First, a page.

Fig. 1. Video still from “Wound of History,” one of five simultaneous video channels. Dara Birnbaum, Tiananmen Square: Break-In Transmission, 1990, five-channel video installation, with surveillance switcher and custom-designed steel suspension system. Installation dimensions variable. Courtesy of the San Francisco Museum of Modern Art

The creation of a second artist's proof for the Seeing Time exhibition raises questions pertaining to authenticity and authorship when it comes to technology-based installations. The concept of limited editions is generally applied to works of art that can be replicated, such as prints and photographs. Limiting an edition for such a work is designed to protect both the integrity of the artist and the interests of the collector from the indefinite production of potentially substandard work. A subset of a limited edition is the artist's proof. Artist's proofs are early works within an edition where technical and aesthetic adjustments are finalized. Therefore the piece exhibited at the SFMOMA is not an artist's proof in the conventional sense since the replication of the work took place almost 10 years after the edition was closed. In addition, the replication for Seeing Time required an artist-patron–authorized reinterpretation of the piece since some key technical components were no longer available due to obsolescence.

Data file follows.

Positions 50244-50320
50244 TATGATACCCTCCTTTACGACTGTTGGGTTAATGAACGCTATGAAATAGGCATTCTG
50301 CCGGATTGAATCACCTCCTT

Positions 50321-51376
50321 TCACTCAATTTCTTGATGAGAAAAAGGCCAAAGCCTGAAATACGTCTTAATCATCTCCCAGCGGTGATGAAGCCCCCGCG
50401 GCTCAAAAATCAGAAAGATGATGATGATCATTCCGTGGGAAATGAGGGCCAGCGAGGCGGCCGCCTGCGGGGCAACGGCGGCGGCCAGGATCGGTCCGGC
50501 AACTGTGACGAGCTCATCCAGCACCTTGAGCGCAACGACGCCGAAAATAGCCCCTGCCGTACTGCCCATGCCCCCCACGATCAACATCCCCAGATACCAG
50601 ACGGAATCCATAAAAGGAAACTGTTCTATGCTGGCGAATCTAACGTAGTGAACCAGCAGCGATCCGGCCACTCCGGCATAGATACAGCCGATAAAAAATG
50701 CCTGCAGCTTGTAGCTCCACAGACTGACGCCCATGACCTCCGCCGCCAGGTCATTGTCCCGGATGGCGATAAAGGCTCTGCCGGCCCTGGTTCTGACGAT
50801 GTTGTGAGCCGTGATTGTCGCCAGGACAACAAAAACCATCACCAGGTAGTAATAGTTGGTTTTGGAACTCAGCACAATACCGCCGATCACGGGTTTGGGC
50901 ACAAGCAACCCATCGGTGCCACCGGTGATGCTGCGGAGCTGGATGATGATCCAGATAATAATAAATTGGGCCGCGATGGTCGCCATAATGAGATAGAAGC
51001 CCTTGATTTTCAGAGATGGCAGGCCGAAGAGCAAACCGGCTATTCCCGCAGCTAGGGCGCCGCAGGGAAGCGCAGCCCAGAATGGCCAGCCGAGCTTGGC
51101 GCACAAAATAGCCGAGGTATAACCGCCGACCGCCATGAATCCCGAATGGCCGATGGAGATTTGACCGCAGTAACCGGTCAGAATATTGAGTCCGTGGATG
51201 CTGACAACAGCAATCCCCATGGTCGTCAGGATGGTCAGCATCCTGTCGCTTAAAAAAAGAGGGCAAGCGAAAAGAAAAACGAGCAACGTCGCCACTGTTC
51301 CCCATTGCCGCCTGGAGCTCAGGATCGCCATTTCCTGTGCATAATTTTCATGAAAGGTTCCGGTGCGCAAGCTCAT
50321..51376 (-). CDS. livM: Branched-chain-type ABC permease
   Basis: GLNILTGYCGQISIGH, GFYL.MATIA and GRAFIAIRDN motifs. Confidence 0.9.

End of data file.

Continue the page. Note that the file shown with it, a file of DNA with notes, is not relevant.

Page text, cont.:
2.3 TECHARCHAEOLOGY

The edition examined for this article was the replicated version of the piece exhibited at the SFMOMA. For the two days of TechArchaeology, artists, curators, conservators, video-technology experts, and media art installers examined selected works on display in the SFMOMA's Seeing Time exhibition to sort out the inherent preservation challenges of technology-based art. Tiananmen Square: Break-In Transmission was examined by a working group led by Dara Birnbaum and the author. The ideas generated during this meeting, and subsequent discussion with other conservators and with Birnbaum, helped form the methodology underlying this article.


Copyright 2001 American Institution for Conservation of Historic & Artistic Works